European Imports, Inc.,

Docket Number13-RC-192428

NOTICE: This opinion is subject to formal revision before publication in the bound volumes of NLRB decisions. Readers are requested to notify the Executive Secretary, National Labor Relations Board, Washington, D.C. 20570, of any typographical or other formal errors so that corrections can be included in the bound volumes.

European Imports, Inc. and Teamsters Local 703,

Petitioner. Case 13–RC–192428

February 23, 2017

ORDER

BY ACTING CHAIRMAN MISCIMARRA AND MEMBERS

PEARCE AND MCFERRAN

The Employer’s “Emergency Request for Review” seeking to reschedule the election scheduled for February 23, 2017, is denied.1 Following the election, the Employer remains free to file an objection challenging the Regional Director’s decision.

Dated, Washington, D.C. February 23, 2017

______________________________________

Mark Gaston Pearce, Member

______________________________________

Lauren McFerran, Member

(SEAL) NATIONAL LABOR RELATIONS BOARD

ACTING CHAIRMAN MISCIMARRA, dissenting.

This case gives rise to the concerns expressed in my dissenting views regarding the Board’s Election Rule.1 Specifically, this case illustrates the downside associated with the Rule’s “preoccupation with speed between petition-filing and the election.”2 The Election Rule adopts a single-minded standard regarding what date should be selected when Regional Directors schedule an election: every election must be scheduled for “the earliest date practicable. . . .”3

Here, the election date set by the Regional Director— pursuant to the Election Rule’s mandate—only gave three days’ notice to a substantial number of employees that they would be voters in a union-representation elec

1 We have treated the Employer’s “Emergency Request for Review” as a request for extraordinary relief asking expedited consideration of its request for review under Sec. 102.67(j)(1)(i) of the Board’s Rules and Regulations.

1 79 Fed. Reg. 74308 at 74430–74460 (December 15, 2014) (dissenting views of Members Miscimarra and Johnson).

2 Id. at 74436.

3 Election Rule Sec. 102.67(b), 79 Fed. Reg. at 74485 (“The regional director shall schedule the election for the earliest date practicable consistent with these rules.”).

tion. For the reasons that former Member Johnson and I stated in the Election Rule’s dissenting views, I believe the time frame adopted in this case unduly prejudices the parties and extinguishes the employees’ right to have a reasonable period of time to become familiar with election issues.4 This abbreviated time frame, as to a substantial portion of the bargaining unit, also curtailed the right of all parties to engage in protected speech. Accordingly, I respectfully dissent from the majority’s denial of the Employer’s emergency request for review and to have the election postponed from February 23, 2017, to March 1, 2017.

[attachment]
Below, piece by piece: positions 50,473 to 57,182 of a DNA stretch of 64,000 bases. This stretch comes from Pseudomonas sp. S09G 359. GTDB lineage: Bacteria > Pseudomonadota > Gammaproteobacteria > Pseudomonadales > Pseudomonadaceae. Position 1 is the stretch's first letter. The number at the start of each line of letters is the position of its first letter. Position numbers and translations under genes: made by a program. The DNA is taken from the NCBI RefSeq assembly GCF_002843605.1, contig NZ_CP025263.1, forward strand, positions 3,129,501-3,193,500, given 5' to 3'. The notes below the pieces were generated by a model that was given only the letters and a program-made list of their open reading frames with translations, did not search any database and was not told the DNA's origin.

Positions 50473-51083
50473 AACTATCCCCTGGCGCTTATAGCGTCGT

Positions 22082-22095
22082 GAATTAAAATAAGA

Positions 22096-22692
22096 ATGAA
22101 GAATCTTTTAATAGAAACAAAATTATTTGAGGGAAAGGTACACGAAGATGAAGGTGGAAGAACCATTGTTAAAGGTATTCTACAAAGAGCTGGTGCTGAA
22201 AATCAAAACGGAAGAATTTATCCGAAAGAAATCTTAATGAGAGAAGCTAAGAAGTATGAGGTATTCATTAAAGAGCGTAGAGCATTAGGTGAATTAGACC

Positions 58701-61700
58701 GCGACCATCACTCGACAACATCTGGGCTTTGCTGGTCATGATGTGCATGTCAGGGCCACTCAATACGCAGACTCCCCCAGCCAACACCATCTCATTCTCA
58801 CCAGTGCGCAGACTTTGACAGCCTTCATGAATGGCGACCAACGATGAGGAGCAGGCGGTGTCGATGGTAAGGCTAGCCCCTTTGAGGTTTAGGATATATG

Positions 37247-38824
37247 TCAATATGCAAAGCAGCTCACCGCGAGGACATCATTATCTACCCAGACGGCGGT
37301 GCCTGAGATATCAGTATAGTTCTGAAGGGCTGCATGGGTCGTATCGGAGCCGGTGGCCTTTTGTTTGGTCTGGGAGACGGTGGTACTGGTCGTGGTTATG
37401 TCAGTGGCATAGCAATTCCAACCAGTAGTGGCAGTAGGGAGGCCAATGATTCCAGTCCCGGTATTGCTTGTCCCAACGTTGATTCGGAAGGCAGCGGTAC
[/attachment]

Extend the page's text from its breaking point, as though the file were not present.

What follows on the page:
The representation petition in this case was filed on Friday afternoon, February 3, 2017.5 The petition described the bargaining unit as including “[a]ll full time and regular part time Forklift Drivers, Order Selectors, and Dock Workers employed by the employer at its facility located at 600 East Brook Drive, Arlington Heights, IL 6005 [sic].” The petitioned-for unit excluded “[a]ll maintenance employees, janitorial employees, supervisors, managers, office clerical and guards as defined by the Act.”

Consistent with the timetable prescribed in the Election Rule, the Region on February 3 sent a notice requiring the Employer to post an election notice by Tuesday, February 7. The notice required the Employer to prepare and submit a written statement of position by noon on Friday, February 10; and to appear at a hearing on Monday, February 13. The Employer’s statement of position raised an objection that the Board’s Election Rule deprived the Employer of due process and caused unfair “prejudice to the Employer.” The statement of position also identified 52 employees that the parties had agreed

4 As explained in the dissenting views that former Member Johnson and I expressed in the Election Rule, the legislative history of the National Labor Relations Act reflects substantial concern about ensuring that employees be afforded a reasonable period prior to any election to become familiar with election issues and to permit parties to engage in protected speech. When evaluating Landrum-Griffin Act amendments to the NLRA, then-Senator John F. Kennedy—who chaired the Conference Committee—repeatedly stated that at least 30 days were required before an election to “safeguard against rushing employees into an election where they are unfamiliar with the issues.” 105 Cong. Rec. 5361 (1959), reprinted in 2 LMRDA Hist. 1024. Again, Senator Kennedy...

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